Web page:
Paul Poast is half-right in his assessment of Biden’s foreign policy:
To put it bluntly, the Biden administration’s approach to foreign policy is realpolitik from top to bottom. This isn’t necessarily bad. A realpolitik approach to foreign policy enables Biden to do what he can in the face of constrained U.S. capability. Liberal hegemony is easy when it’s easy to be a hegemon. But when it’s not, ideological purity is often sacrificed for the sake of national interests.
Poast gets the cynicism of Biden’s foreign policy right, but he underrates the importance of the president’s ideological framing of the conflicts that the U.S. is supporting. It’s true that “the protection of democracy doesn’t appear to be driving Biden’s foreign policy in practice,” as Poast says, but Biden does wrap up the same old hegemonist status quo in that packaging. For Biden, “defending democracy” is a convenient way to distinguish himself from the strongman-admiring Trump rhetorically and also pose as democracy’s global champion without having to act differently from the way that his predecessors, including Trump, acted on the world stage.
Biden often relies on the “democracy vs. autocracy” framing in his speeches and op-eds as a way of explaining and justifying U.S. policies in different parts of the world. He has even used this framing to pretend that the wars in Ukraine and Gaza are part of the same larger global struggle. According to the president, Americans are the “essential nation” and “[w]e rally allies and partners to stand up to aggressors and make progress toward a brighter, more peaceful future.”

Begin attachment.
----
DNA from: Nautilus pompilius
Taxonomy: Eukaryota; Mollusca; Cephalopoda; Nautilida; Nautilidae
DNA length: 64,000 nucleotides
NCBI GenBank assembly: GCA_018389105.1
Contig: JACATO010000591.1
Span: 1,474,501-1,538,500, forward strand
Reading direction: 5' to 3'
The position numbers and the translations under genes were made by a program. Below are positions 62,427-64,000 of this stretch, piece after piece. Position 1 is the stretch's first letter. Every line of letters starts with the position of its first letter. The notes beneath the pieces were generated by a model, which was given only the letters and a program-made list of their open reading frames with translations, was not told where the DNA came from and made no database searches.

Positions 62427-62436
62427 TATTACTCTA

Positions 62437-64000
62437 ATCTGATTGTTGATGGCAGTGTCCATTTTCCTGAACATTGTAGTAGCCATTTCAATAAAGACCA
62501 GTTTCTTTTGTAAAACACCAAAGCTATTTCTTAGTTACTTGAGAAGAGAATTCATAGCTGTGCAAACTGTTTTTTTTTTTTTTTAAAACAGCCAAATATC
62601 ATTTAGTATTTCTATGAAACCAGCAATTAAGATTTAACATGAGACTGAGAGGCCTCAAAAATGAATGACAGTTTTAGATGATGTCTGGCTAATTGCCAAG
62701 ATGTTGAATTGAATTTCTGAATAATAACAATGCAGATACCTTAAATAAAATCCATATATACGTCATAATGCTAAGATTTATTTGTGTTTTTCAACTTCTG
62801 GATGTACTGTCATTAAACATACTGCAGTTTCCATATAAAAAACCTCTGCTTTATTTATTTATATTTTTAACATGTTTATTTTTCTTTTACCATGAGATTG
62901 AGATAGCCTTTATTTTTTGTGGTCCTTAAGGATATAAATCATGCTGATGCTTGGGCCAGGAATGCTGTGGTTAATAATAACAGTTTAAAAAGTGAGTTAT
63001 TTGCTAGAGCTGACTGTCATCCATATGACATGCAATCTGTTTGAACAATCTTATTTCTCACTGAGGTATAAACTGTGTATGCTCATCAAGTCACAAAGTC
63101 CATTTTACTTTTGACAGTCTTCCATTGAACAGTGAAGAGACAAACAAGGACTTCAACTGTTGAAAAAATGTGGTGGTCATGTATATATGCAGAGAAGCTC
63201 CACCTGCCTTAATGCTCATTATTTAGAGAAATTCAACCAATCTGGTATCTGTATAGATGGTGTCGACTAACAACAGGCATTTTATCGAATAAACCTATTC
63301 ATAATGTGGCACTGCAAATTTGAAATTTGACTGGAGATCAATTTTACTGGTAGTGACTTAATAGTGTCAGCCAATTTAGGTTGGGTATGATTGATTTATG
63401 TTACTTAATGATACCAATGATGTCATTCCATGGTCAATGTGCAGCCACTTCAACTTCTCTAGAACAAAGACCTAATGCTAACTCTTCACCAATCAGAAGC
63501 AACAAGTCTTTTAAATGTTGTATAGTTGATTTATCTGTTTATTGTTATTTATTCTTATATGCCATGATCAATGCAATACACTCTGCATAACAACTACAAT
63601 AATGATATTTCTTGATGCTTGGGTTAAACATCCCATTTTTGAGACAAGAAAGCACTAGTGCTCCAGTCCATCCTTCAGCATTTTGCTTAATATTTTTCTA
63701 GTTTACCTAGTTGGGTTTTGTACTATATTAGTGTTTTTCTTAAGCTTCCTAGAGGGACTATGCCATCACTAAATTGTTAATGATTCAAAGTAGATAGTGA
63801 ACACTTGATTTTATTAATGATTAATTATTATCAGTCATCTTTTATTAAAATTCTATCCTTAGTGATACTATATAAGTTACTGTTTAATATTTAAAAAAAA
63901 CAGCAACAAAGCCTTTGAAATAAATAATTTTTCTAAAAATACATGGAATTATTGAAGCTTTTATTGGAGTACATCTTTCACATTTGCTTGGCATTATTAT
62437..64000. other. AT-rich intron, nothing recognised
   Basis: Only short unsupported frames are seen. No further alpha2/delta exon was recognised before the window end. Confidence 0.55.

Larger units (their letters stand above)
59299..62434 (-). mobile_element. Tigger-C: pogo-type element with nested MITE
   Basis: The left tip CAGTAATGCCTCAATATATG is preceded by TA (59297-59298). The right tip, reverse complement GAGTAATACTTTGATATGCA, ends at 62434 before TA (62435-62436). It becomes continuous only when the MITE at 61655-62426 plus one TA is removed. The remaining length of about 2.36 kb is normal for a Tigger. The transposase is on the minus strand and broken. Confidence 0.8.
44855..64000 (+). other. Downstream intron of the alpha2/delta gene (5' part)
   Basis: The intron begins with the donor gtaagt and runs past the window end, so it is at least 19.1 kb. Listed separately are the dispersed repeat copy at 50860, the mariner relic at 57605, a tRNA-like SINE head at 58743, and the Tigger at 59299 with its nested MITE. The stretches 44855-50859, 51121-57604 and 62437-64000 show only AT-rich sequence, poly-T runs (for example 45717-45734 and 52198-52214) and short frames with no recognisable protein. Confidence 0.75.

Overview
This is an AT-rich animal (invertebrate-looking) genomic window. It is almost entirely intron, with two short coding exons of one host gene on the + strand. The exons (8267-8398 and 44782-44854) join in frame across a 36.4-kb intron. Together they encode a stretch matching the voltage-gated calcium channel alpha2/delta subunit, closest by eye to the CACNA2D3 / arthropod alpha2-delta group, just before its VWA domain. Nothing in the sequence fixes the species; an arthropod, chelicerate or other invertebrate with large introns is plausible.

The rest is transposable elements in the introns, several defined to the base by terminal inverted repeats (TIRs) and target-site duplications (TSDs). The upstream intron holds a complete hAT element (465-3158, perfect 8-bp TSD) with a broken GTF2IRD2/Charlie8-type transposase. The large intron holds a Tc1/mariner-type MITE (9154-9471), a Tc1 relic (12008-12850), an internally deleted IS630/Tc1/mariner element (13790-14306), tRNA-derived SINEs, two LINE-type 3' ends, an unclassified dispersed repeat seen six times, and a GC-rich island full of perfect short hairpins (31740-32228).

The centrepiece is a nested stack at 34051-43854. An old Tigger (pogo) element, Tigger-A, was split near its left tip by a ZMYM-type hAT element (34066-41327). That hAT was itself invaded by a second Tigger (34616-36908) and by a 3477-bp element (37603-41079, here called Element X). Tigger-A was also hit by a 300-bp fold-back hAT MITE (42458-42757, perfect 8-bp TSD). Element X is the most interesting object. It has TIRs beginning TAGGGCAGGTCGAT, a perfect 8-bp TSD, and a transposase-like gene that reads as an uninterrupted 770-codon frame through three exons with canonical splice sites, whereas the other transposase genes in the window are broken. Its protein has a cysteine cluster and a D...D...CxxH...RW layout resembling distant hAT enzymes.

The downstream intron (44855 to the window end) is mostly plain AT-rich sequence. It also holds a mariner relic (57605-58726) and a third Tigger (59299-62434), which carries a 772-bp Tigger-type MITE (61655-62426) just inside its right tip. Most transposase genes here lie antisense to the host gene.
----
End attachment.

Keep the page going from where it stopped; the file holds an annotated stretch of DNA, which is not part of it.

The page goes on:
That framing has negative consequences of its own, as Stephen Wertheim argued in the article Poast is responding to, by encouraging the administration to be hardline and inflexible in its approach to current conflicts involving the U.S. Wertheim says this of Biden’s “defend democracy credo”:
It fosters one-sided, maximalist policies that intensify conflicts without resolving them, while entangling the United States within them. Not since George W. Bush has a president so tightly linked democratic ideals with military instruments.
Daniel Larison is a contributing editor for Antiwar.com and maintains his own site at Eunomia. He is former senior editor at The American Conservative. He has been published in the New York Times Book Review, Dallas Morning News, World Politics Review, Politico Magazine, Orthodox Life, Front Porch Republic, The American Scene, and Culture11, and was a columnist for The Week. He holds a PhD in history from the University of Chicago, and resides in Lancaster, PA. Follow him on Twitter.